are disagreeable to the will of God, and unsuitable to the characters of the saints, and are very unbecoming them to practise:

Finally Gill on Matthew 5:22, ”

But I say unto you whosoever is angry with his brother without a cause, shall be in
danger of judgment.
By “brother” is meant, in a large sense, any man, of whatsoever country or nation: for we are to be angry with no man; that is, as is rightly added,

without a cause:
for otherwise there is an anger which is not sinful, is in God, in Christ, in the holy angels; and is commendable in the people of God, when it arises from a true zeal for religion, the glory of God, and the interest of Christ; and is kindled against sin, their own, or others, all manner of vice, false doctrine, and false worship: but it is causeless anger which is here condemned by Christ, as a breach of the law, “thou shalt not kill”; and such persons are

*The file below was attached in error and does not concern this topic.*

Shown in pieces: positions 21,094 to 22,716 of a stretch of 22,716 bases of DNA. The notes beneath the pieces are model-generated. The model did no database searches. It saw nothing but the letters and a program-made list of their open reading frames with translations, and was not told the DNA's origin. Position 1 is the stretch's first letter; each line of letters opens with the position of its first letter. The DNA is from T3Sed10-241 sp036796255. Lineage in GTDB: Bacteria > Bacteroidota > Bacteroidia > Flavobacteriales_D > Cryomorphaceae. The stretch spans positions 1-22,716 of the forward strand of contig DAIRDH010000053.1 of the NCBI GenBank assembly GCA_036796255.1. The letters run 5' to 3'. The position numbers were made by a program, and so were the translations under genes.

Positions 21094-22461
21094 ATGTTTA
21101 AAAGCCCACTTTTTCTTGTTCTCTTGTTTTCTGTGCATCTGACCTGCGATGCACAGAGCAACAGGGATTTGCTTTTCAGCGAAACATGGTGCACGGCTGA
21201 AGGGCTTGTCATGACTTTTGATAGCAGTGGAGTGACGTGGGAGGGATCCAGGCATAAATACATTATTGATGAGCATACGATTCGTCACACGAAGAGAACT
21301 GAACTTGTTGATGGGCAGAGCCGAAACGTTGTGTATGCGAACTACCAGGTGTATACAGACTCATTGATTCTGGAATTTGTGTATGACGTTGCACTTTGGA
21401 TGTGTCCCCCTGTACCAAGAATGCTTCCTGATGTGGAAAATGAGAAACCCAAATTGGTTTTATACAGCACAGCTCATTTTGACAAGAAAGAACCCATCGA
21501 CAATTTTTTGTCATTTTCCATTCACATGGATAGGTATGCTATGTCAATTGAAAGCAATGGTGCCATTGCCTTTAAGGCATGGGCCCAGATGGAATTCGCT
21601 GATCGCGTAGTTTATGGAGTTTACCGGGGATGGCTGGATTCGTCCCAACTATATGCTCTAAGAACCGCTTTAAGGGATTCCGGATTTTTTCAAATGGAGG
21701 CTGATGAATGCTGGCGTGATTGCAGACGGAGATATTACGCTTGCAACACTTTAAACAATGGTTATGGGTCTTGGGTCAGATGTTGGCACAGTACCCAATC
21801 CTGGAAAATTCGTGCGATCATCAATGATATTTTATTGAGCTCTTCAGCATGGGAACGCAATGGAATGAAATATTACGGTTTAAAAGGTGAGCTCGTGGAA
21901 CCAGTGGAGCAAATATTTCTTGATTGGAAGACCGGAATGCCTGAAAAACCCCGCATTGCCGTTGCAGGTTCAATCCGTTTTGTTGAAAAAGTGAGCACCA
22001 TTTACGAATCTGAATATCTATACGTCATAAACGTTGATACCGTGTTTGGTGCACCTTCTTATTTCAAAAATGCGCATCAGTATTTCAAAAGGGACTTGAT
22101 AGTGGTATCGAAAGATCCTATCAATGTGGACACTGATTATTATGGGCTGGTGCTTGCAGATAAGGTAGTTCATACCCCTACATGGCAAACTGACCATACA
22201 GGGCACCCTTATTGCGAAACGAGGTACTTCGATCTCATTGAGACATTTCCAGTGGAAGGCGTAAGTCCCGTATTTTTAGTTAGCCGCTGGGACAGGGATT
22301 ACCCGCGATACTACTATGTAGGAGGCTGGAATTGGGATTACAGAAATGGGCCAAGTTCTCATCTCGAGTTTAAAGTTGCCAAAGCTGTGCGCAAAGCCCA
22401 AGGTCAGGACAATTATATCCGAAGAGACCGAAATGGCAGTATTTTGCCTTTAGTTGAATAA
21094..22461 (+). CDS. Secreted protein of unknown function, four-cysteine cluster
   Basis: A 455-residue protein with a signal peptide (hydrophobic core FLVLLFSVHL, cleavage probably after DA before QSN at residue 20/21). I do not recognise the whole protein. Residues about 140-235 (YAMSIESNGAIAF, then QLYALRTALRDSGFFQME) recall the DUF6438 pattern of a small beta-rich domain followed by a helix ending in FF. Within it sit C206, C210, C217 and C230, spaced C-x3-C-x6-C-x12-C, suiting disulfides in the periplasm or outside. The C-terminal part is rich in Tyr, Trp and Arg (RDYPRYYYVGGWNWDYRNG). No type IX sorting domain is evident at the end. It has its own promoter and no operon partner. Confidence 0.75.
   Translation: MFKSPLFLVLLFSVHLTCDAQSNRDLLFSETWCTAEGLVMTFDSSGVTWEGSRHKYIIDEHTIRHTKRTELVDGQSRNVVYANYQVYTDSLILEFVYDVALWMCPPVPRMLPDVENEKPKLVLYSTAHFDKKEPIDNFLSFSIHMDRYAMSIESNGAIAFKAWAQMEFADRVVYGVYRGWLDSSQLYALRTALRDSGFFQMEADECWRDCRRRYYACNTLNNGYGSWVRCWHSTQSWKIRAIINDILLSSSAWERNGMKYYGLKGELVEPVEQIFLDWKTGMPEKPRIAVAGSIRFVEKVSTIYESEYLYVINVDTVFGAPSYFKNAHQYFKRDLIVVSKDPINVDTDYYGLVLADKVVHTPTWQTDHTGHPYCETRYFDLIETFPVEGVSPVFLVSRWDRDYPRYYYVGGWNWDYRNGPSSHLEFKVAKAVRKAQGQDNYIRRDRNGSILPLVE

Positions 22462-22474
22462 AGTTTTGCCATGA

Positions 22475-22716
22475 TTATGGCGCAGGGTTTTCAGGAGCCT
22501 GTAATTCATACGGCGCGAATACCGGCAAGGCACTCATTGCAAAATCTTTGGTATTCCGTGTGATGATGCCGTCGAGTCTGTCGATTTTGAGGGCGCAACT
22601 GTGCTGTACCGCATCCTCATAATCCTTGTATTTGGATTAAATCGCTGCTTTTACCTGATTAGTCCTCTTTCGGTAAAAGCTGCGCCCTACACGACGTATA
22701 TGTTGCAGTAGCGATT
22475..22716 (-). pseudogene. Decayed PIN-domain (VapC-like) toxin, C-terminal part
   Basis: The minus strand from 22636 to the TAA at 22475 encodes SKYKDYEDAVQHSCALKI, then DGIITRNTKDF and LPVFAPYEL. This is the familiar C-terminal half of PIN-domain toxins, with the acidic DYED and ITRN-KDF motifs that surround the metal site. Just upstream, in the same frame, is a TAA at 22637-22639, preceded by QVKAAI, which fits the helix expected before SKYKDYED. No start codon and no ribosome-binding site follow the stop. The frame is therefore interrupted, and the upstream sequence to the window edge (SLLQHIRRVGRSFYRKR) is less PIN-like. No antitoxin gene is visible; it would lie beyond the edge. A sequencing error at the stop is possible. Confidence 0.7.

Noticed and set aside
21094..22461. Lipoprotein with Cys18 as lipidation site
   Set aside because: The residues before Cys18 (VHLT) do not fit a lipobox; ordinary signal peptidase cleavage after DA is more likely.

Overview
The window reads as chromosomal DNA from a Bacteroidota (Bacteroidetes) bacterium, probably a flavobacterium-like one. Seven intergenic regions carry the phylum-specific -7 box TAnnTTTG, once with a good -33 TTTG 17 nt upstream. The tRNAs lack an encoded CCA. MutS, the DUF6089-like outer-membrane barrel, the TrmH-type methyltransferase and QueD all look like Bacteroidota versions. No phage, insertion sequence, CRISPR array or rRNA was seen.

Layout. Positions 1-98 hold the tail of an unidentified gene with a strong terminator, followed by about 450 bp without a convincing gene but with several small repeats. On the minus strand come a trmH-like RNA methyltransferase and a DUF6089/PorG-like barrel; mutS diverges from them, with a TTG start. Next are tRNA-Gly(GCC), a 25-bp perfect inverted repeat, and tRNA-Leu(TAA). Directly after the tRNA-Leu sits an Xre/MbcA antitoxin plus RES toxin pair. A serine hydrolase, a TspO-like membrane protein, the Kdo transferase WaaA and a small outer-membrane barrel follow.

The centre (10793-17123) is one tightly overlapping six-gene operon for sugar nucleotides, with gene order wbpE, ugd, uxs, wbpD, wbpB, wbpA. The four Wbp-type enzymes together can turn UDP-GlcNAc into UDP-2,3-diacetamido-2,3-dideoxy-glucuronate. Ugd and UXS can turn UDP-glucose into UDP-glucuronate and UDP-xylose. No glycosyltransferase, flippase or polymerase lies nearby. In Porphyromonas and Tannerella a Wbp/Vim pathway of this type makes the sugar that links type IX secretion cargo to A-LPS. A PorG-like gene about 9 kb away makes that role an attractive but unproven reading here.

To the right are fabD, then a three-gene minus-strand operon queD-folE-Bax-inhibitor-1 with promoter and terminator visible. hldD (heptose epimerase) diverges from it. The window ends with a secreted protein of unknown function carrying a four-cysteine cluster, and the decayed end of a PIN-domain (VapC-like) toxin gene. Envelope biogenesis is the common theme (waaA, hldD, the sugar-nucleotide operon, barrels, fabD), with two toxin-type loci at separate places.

in danger of judgment;
not of any of the courts of judicature among the Jews, but of the judgment of God, as in the preceding “verse”, it being distinguished from the sanhedrim, or council, in the next clause.

And whosoever shall say to his brother Raca, shall be in danger
of the council,
or “sanhedrim”. The word Raca is expressive of indignation and contempt; it was used as a term of reproach. The word signifies “empty” and “vain”, and denotes a worthless, empty headed man; a man of no brains; a foolish, witless, fellow:

but whosoever shall say thou fool, shall be danger of hell fire.